46 Steps to developing a Culturally Responsive repertoire First, get to know your students’ background Identify cultures develop relationships talk to parents use media resources Draw from that knowledge to develop culturally responsive lessons.

47 Culturally Responsive Teaching Resources Contributions of Minorities to United States Culture (quick examples) The Hispanic American.com american-scientist-02/ american-inventor-02/ Native American Scientists Buzzle Contributions of Minorities to U.S. Culture

48 Culturally Responsive Teaching Resources Contributions of Minorities to U.S. History (quick examples) Trail of Tears, Pt. 1 Documentary Slavery and the Making of America (Chapter 1) "The Capture" (clips from Amistad) A Short History of Asians in America Hispanic Americans Univision: The New American Reality Immigration to the United States, (Harvard University Library)

49 Agenda/Objectives Understand the background/rationale for CRT Identify characteristics of CRT Apply characteristics of CRT to analyze or develop CRT activities Become equipped with resources to guide implementation of CRT

50 Agenda/Objectives Understand the background/rationale for CRT Identify characteristics of CRT Apply characteristics of CRT to analyze or develop CRT activities Become equipped with resources to guide implementation of CRT

51 Where can you find information about the cultures represented in your classroom? Here’s a start. Historical Contributions, Cultural History Scientists, mathematicians, inventors Representative Literature Literature by and/or about the race/culture represented.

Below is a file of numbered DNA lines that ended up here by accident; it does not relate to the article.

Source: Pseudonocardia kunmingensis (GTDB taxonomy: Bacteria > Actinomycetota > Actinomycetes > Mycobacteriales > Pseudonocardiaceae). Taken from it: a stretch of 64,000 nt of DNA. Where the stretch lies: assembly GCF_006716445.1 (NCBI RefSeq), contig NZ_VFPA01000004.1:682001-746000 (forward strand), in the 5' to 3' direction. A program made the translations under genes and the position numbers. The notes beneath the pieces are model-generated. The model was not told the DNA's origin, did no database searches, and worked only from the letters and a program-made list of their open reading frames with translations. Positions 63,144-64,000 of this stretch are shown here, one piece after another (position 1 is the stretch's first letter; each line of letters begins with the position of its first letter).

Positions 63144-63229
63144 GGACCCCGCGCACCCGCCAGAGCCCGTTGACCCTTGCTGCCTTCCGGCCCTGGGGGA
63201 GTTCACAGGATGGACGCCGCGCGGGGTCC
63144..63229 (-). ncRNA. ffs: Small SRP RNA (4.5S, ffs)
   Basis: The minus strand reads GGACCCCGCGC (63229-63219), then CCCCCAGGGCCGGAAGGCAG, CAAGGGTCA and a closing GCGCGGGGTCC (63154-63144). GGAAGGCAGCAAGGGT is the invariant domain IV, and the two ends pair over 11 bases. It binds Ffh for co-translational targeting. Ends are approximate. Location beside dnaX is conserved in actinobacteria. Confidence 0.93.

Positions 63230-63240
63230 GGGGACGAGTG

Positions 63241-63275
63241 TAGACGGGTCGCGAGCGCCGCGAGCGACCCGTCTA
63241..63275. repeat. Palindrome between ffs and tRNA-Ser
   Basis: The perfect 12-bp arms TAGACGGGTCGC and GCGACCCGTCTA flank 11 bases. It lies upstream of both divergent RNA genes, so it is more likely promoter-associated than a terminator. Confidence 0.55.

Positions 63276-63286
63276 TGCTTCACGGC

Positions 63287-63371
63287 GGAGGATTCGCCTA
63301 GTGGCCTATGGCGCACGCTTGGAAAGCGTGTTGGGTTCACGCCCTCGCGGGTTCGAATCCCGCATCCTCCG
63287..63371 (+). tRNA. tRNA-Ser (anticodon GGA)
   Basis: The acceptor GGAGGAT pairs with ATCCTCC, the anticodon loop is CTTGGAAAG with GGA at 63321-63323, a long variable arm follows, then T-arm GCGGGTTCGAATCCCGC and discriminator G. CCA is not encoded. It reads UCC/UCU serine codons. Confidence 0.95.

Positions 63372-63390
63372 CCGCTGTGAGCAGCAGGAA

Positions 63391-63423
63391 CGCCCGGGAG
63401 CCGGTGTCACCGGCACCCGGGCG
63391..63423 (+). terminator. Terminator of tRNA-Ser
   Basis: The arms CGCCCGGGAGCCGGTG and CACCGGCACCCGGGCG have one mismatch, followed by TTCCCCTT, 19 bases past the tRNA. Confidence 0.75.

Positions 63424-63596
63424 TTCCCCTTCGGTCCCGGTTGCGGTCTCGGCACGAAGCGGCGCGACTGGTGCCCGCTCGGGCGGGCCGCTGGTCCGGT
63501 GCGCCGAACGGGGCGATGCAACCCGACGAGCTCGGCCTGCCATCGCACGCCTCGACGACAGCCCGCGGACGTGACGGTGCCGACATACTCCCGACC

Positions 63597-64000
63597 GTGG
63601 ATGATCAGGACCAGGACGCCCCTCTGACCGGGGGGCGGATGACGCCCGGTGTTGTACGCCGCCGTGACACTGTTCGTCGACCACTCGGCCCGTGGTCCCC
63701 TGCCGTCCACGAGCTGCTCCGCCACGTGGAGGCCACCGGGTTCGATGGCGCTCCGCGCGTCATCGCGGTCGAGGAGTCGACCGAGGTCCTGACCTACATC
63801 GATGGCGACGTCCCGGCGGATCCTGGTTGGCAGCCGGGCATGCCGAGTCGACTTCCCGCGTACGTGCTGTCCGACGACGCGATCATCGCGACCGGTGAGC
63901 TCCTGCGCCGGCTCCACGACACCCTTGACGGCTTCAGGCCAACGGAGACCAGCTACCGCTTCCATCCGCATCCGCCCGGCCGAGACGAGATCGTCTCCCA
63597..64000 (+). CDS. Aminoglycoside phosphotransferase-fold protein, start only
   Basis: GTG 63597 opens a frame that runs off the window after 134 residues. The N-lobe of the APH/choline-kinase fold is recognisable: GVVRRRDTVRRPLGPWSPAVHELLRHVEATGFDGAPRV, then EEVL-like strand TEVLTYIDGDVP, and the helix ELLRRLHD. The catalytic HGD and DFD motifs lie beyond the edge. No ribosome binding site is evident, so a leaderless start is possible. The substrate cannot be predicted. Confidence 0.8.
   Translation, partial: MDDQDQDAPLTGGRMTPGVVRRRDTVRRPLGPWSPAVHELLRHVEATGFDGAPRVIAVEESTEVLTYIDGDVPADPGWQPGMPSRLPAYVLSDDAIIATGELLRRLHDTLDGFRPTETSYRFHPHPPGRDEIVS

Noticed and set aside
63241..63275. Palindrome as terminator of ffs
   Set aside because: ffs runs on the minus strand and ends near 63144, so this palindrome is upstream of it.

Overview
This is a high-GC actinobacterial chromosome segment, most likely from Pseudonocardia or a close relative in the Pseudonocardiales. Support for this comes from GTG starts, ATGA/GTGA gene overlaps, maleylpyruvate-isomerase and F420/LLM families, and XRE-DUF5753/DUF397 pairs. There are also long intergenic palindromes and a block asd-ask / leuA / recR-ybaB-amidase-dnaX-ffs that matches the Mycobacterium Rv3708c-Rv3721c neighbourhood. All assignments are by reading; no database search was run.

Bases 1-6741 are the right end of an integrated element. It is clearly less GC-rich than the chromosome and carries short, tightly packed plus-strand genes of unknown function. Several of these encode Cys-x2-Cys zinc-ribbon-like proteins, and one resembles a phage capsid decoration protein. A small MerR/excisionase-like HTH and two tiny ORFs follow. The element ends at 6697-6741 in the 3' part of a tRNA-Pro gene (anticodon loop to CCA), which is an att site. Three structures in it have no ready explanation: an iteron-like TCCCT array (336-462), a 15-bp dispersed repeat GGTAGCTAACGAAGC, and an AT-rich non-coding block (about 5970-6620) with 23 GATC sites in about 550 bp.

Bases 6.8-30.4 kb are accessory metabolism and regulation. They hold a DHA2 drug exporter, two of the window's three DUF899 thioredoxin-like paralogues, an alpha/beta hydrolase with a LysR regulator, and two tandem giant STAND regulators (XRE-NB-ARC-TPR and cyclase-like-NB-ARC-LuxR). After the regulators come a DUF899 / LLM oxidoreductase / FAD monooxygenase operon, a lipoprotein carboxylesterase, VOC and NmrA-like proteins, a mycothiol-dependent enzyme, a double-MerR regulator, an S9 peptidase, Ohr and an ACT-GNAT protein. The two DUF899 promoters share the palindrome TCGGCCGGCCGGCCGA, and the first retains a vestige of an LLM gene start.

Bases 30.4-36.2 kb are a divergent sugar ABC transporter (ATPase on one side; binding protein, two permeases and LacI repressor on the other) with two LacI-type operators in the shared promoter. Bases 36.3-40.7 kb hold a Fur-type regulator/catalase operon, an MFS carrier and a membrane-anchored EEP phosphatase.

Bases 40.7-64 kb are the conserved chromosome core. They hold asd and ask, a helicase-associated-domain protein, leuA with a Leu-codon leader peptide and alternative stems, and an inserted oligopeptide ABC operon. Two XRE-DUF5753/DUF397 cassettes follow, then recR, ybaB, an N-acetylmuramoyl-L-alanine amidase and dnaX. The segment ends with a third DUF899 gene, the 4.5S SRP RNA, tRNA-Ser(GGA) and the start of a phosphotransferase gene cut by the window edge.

52 Agenda/Objectives Understand the background/rationale for CRT Identify characteristics of CRT Apply characteristics of CRT to analyze or develop CRT activities Become equipped with resources to guide implementation of CRT

53 Develop a culturally responsive lesson plan Let’s put what we’ve learned into action! K-4 th Grade Teachers (Storytown Manuals) Group by grade level if you can. Select a major concept/skill in Reading and develop a culturally responsive Reading Lesson 5 th -6 th Grade Teachers (Either Storytown or Math Manuals) Group by subject/grade area: Reading Math Select a major concept/skill in Reading or Math and develop a culturally responsive lesson

54 References Gay, G. (2000). Culturally responsive teaching: Theory, research, and practice. (pp ). New York, NY: Teachers College Press. Ferguson & Martin, The love to read survey. The Achievement Gap Initiative at Harvard University. Retrieved from: Ladson-Billings, G. (1992a). Culturally relevant teaching: The key to making multicultural education work. In C.A. Grant (Ed.), Research and multicultural education (pp ). London: Falmer Press. Ladson-Billings, G. (1992b). Liberatory consequences of literacy: A case of culturally relevant instruction for African-American students. Journal of Negro Education, 61, Ladson-Billings, G. (1992c). Reading between the lines and beyond the pages: A culturally relevant approach to literacy teaching. Theory Into Practice, 31, Ladson-Billings, G. (1995). But that’s just good teaching! The case for culturally relevant pedagogy. Theory Into Practice, 34, Pennsylvania Department of Education. (2012, August 19). State Report Card Retrieved August 19, 2012 from: Taylor, J., Orgass, S., Kouyatè, M., & King, E. (in preparation). A Gardening Metaphor: Framework for Closing and Reversing Racial Achievement Gaps in America. Department of Africana Studies, University of Pittsburgh, Pittsburgh, PA.

55 Evaluation I value your feedback as to what could help make this presentation more effective in the future. Please take a moment to complete a short, anonymous evaluation of this session. Thank you. Épryl King, M.Ed., Doctoral Candidate Indiana University of Pennsylvania